The Indiana State Police paid $373,995 for a device that could allow authorities to capture cell phone data from unsuspecting individuals, according to a newly released document obtained by the Indiana Star.
The device, known as a “stingray,” may work by tricking an individual’s cell phone into thinking it is a cell tower, which results in the phone connecting to it. The stingray could possibly then capture location data and call records, among other information.
According to the Indiana Star, which obtained the information through a public records request, “officials at Indiana’s largest police agency aren’t saying what they do with the technology; they’re mum on whose data they’ve collected so far; and they’re not talking about what steps they take to safeguard the data.”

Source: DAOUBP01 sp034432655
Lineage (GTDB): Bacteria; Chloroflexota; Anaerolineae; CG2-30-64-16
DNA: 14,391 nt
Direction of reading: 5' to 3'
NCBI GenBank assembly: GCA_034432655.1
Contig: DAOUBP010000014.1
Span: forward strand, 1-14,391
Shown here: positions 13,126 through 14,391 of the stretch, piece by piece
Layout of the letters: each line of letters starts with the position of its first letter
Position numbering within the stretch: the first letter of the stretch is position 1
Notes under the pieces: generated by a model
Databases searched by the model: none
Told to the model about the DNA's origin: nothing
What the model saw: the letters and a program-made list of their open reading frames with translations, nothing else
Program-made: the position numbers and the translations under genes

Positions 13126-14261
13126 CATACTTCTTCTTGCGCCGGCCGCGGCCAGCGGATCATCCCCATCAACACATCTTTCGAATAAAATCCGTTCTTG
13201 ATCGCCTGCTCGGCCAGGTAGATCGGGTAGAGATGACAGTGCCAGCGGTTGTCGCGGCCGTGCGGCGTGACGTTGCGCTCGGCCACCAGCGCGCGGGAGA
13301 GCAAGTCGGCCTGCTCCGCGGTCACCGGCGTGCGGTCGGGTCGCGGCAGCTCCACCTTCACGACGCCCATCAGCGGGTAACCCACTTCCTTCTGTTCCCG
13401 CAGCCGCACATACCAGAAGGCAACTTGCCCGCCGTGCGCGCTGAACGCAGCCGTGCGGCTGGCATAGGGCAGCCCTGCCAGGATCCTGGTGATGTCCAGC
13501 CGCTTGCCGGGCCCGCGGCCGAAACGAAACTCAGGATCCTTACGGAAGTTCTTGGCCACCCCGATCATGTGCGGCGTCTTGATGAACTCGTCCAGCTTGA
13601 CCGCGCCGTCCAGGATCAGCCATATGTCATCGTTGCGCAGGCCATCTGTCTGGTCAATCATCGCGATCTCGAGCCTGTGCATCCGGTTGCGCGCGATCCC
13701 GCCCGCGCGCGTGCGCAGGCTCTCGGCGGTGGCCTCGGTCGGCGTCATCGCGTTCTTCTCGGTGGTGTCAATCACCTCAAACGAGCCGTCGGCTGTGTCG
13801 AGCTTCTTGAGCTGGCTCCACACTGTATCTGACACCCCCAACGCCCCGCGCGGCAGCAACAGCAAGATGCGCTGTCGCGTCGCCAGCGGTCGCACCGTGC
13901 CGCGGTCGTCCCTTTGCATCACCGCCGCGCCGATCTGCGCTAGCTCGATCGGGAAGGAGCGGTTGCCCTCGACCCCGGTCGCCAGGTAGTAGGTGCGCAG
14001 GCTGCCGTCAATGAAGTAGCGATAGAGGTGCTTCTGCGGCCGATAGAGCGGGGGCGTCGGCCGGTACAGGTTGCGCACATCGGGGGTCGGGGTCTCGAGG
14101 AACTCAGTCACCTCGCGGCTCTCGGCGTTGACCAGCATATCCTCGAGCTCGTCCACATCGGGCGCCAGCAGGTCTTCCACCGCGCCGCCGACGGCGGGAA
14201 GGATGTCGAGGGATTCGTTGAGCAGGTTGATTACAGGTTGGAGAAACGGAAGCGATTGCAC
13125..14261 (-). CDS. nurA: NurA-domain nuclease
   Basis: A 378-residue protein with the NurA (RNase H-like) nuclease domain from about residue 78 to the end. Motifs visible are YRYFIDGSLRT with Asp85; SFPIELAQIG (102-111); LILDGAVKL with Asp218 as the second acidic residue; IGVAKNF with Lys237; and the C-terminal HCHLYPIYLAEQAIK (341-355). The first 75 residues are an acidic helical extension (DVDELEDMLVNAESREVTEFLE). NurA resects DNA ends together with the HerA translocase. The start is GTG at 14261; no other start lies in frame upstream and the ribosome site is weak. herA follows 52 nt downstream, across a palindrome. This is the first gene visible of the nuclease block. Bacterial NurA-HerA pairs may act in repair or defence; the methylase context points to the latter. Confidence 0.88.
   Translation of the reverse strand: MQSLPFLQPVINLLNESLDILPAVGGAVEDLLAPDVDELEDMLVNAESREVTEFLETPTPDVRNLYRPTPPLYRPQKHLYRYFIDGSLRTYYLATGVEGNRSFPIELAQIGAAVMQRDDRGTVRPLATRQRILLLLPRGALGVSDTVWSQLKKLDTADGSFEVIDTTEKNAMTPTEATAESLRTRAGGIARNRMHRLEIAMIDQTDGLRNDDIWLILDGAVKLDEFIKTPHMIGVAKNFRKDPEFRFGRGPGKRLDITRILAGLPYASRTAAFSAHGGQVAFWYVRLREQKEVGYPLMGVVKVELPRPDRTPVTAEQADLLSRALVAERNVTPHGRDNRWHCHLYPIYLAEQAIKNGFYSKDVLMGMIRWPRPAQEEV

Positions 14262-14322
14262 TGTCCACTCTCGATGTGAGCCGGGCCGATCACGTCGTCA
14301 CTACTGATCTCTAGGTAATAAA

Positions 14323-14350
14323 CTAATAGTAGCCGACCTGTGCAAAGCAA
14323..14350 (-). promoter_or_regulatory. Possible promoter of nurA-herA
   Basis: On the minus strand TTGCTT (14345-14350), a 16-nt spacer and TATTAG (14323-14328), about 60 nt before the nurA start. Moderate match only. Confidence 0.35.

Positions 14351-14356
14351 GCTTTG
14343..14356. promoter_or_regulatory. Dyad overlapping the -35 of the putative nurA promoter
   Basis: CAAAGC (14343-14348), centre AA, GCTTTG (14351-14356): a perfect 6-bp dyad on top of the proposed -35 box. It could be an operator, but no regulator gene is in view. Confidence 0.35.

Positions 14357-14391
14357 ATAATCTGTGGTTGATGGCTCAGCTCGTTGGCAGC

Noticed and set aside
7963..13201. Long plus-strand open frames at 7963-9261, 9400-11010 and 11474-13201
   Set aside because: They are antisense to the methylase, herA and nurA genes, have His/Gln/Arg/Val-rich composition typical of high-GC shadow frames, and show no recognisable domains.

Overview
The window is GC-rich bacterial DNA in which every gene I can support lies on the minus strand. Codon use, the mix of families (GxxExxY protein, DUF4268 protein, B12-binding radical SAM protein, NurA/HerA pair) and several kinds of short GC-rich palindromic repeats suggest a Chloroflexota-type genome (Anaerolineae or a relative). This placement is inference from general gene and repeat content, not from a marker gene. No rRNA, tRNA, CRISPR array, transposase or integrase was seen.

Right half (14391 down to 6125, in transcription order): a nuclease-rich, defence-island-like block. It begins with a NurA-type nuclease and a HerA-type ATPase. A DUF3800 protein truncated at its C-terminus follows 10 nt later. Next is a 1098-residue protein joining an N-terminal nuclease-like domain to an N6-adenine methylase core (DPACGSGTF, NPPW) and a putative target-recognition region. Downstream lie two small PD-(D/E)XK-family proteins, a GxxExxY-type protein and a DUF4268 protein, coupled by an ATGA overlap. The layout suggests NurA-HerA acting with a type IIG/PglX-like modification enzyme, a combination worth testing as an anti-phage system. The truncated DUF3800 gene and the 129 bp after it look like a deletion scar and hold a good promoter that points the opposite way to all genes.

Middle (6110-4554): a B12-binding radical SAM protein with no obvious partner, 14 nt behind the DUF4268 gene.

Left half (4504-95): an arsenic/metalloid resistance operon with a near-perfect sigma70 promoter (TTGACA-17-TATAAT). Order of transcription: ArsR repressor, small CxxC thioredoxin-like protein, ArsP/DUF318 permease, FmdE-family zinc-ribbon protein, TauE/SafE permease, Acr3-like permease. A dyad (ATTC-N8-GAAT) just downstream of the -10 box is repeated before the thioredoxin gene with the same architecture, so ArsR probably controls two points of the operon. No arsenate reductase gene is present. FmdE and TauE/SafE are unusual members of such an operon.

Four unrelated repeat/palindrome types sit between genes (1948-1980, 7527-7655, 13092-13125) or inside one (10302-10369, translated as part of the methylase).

“[T]hey won’t even say whether they ask a judge for a search warrant before they turn the equipment on,” the newspaper reported Sunday.
“…won’t even say whether they ask a judge for a search warrant before they turn the equipment on.”
Instead, officials reportedly insist they can’t disclose such information because doing so may endanger public safety.
Legal director of the ACLU of Indiana Kenneth Falk said the device could raise serious questions.
“What sort of reassurances can the agency make to those people their data is being destroyed, not maintained indefinitely, not abused for any purpose?” Lanosga told the Indiana Star. “I think there are a lot of serious questions about that that demand the agency publicly address what it’s doing with these types of techniques and equipment.”
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